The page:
Fade[author-post-rating] (4/5 Stars)

Danny, a journalist, is sent to interview an acclaimed director and his new leading lady. Tides of fortune being as they are, the actress turns out to be Imogen, an old flame of his that he has never quite managed to forget. With all the ingredients for a great play in place, the cast of this piece of new writing more than deliver. Fade is a finely tuned comedy that had me laughing and thinking. It’s always wonderful to witness a group of young and excellent performers showcasing their potential, but something about Fade feels especially fresh and accomplished.

Nina Shenkman glows with star quality as Imogen, whose thespian, luxurious character is as likeable as it is hilarious, although more a construction of male attraction than a viable human being. Her effect on Danny is palpable, off-set by the uncanny weirdness of the director and the comedy of Perch, the stoner assistant. There’s plenty of laugh-out-loud moments and a great chemistry between the whole cast. Regular musical interludes add a Lynchian sense of disassociation that emphasises Danny’s gradually unveiled metal health problems. How reliable is the narrative? Are we witnessing it through Danny’s off-kilter view of the world? Fade questions the way that we perceive each other, morphing from light social satire into a stark, if crudely drawn, depiction of shattered realities and the frailty of the self.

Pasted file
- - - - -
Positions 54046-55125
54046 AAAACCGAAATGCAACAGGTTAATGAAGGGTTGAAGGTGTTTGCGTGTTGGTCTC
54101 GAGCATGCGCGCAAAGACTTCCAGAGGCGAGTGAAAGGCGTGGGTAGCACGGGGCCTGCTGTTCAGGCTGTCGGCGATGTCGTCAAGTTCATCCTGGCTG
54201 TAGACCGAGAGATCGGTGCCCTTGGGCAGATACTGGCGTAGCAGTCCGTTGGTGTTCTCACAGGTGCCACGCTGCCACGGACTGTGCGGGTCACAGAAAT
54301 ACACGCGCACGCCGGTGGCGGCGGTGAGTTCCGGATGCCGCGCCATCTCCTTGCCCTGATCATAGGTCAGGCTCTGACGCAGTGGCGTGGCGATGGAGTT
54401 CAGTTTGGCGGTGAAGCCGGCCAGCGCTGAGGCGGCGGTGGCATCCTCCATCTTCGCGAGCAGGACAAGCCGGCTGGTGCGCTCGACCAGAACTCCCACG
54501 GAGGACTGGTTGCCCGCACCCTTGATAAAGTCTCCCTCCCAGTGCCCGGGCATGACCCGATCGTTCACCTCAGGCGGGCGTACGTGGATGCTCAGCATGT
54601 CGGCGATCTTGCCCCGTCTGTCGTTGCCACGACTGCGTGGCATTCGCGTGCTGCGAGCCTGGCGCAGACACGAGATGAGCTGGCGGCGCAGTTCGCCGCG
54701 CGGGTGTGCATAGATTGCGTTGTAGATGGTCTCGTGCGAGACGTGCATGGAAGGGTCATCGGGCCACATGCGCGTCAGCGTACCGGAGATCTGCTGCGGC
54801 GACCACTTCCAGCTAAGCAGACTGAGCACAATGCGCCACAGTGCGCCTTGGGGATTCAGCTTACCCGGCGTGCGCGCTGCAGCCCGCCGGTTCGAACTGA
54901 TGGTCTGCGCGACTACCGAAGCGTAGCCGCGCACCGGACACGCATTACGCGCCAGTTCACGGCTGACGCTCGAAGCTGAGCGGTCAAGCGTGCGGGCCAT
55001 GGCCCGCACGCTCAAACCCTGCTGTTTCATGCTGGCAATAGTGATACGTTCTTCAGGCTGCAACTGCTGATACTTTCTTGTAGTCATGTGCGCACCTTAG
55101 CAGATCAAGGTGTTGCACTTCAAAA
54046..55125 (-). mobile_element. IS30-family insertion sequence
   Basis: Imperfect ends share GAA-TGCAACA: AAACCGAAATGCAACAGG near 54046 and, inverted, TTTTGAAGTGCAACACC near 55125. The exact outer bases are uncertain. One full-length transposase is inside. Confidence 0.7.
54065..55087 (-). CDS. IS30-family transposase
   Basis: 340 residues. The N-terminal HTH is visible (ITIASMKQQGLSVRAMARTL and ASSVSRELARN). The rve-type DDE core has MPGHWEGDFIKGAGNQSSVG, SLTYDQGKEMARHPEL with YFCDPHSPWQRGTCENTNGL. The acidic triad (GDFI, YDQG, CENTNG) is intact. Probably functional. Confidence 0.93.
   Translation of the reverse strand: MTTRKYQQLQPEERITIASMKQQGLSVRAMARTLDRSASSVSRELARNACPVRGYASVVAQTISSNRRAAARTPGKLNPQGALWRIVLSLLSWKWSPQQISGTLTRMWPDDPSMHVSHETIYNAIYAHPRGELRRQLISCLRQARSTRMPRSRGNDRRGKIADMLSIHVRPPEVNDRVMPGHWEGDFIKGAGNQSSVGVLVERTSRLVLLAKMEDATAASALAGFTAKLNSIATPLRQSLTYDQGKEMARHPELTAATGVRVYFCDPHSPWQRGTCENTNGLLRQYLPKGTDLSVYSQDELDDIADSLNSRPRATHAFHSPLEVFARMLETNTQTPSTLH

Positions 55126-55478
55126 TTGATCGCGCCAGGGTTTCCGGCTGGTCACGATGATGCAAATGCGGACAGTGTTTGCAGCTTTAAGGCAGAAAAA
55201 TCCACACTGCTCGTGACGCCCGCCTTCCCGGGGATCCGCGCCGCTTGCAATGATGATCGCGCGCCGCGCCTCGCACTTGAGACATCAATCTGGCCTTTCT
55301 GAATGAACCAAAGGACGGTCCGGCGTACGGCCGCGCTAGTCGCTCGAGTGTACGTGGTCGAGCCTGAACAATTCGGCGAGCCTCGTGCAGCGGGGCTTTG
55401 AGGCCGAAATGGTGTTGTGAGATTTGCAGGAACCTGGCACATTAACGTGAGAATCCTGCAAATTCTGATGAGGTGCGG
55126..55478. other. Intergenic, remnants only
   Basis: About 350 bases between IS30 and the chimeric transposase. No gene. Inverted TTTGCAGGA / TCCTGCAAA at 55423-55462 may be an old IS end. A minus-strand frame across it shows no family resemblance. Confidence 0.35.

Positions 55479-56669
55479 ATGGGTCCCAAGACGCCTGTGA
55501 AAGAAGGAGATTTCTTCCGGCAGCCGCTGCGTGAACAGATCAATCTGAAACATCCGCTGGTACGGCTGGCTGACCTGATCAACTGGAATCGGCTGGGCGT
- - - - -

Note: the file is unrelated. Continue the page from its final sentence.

Alexander Owen’s clever script uses fast-paced humour to save the play from a simple descent into noir melodrama. At the play’s climax, however, it is only melodrama on show. While the twist is successful and sophisticated in its execution, the final moments of the play betray the wonderful subtlety of the narrative in its overblown violence. It is passable and does not cancel out the great aspects of Fade, but does show up the company’s youthfulness in an otherwise exceptional and credible production. Although lacking the guts and raw relevance of some other shows I’ve seen at the Fringe this year, Fade is a very entertaining play of uncanny charm and laugh out loud moments.

Fade is playing at Bedlam Theatre until 24 August. For more information and tickets, see the Edinburgh Fringe website.